UPDATE: the deadline has been passed, and submissions are now closed – many thanks for active interest to the seminar!
Call for Papers: Money and Games
Game Research Lab Spring Seminar
18-19 April, 2016, University of Tampere, FINLAND
It may be the classic view among scholars of play to see games as separate from everyday, and to maintain that nothing of value is created in them. In contemporary perspective, this notion does no longer appear as valid. Games have evolved into commercial, designed products and services, which influence the surrounding economy and culture. Furthermore, although games may be free, games set up endogenous systems of meaning with proprietary monetary systems, virtual economies, that are natural monopolies for the companies that created the games. Yet, even these monopolies have several links to global networks of monetary flows. The game industry is a major player in world economy, and effects like regional tax subsidiaries, playbour performed by participants, and sweatshop work on consoles are archetypical examples of information labour in a network society.
In addition to monetary effects of games at macro level, also micro level effects are significant. Money influences how games are experienced at the individual level of players and games influence players’ perception of money before, during and after playing, for example in gambling games. Games have various currencies and reward systems comparable to money and, on the other hand, money itself can represent these same reward systems, which have also social and cultural meanings for players.
Money and Games is the 12th annual spring seminar organized by University of Tampere Game Research Lab. The seminar welcomes any and all scholarly work on the intersection of money and games.
The possible list of topics includes but is not limited to:
– Money, games design and player experiences
– Free-to-play and money
– Gambling games
– Gaming capital and money
– How money changes games
– Virtual money and game currencies
– Social and cultural meanings of money in games
– Money in games and money for games
– Free and paid experiences
– Monetization and psychology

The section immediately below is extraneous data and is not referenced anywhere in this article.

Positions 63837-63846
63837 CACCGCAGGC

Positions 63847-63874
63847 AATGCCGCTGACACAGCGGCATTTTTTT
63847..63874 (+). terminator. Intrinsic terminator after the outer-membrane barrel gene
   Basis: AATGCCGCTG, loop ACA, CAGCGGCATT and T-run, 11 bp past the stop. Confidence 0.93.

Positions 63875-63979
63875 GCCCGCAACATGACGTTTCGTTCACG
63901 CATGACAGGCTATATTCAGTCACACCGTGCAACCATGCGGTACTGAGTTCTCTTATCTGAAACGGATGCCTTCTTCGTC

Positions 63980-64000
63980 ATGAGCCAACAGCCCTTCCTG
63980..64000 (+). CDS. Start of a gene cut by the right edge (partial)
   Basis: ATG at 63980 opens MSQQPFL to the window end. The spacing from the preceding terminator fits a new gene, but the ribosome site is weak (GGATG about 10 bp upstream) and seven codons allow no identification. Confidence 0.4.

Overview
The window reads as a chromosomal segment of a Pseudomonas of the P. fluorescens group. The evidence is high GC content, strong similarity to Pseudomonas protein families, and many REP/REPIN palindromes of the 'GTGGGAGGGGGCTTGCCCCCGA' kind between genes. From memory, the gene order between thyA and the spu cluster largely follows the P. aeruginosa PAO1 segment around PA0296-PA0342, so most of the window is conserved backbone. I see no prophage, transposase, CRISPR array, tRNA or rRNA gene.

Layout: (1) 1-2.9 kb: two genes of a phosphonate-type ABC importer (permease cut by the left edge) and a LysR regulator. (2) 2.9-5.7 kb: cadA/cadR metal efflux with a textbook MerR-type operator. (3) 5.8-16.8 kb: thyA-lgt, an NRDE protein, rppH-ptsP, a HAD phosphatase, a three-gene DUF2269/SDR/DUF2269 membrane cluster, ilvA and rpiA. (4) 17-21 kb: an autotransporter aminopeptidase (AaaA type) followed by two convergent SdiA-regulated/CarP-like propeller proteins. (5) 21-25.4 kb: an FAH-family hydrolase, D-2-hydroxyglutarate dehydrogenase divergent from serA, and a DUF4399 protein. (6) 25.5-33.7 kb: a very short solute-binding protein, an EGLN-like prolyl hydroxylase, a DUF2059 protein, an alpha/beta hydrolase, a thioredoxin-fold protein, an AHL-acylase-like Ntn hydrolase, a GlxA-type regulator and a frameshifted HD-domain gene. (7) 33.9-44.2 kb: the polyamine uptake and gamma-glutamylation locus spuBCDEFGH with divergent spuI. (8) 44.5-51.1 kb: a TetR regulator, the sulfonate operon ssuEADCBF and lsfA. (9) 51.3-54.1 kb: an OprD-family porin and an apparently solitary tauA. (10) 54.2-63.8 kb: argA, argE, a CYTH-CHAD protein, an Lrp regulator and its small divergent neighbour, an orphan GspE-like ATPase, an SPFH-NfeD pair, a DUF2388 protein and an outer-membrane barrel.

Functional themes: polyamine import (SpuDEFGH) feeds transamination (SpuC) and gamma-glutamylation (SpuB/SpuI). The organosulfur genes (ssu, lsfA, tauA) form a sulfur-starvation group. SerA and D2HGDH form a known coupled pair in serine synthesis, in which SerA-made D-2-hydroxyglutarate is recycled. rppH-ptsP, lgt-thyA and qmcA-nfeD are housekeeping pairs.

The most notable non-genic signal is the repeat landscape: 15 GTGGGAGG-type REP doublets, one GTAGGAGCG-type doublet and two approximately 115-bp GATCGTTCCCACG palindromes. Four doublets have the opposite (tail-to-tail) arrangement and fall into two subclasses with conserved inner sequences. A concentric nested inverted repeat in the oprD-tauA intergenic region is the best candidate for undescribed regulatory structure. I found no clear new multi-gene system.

– Games and monetization
– Money and passion in game making, and game playing
– Free-to-pay, pay-to-win
– Malicious monetization
– Money and games industry
– Play as work as money
– Virtual economies
– Labour and playbour in and around games
– Games and capitalism
– Business models in gaming
– Game industry ecosystem
– Crowdfunding games
– Money and non-commercial motivations for game development
– For-profit game development vs. hobby and indie game scene
– Games as natural monopolies
The seminar emphasises work-in-progress submissions, and we strongly encourage submitting late breaking results, working papers and submissions from graduate students. The purpose of the seminar is to have peer-to-peer discussions and thereby provide support in refining and improving research work in this area.
The papers to be presented will be chosen based on extended abstract review. Full papers are distributed prior the event to all participants, in order to facilitate discussion. The seminar is looking into partnering with a journal so that the best papers would be invited to be further developed for publication in a special journal issue. In the past we have collaborated with Games and Culture, Simulation & Gaming, International Journal of Role-Playing and ToDiGRA journals. The seminar will be chaired by Professor Frans Mäyrä (School of Information Sciences, University of Tampere). There will also be two invited commentators, to be announced later.
The seminar will be held in Tampere, Finland and will be free of charge; the number of participants will be restricted.
– Abstract Deadline: 19 January, 2016 (Note: new, extended deadline!)
– Notification of Acceptance: 27 January, 2016
– Full Paper deadline: 28 March, 2016
– Seminar dates: 18-19 April, 2016
The papers will be selected for presentation based on extended abstracts of 500-1000 words (plus references). Abstracts should be sent to as plain text only (no attachments). Full paper guidelines will be provided with the notification of acceptance. Submissions should be sent to: firstname.lastname@example.org.
Our aim is that all participants can familiarize themselves with the papers in advance. Therefore, the maximum length for a full paper is 5000 words (plus references). The seminar presentations should encourage discussion, instead of repeating the information presented in the papers. Every paper will be presented for 10 minutes and discussed for 20 minutes.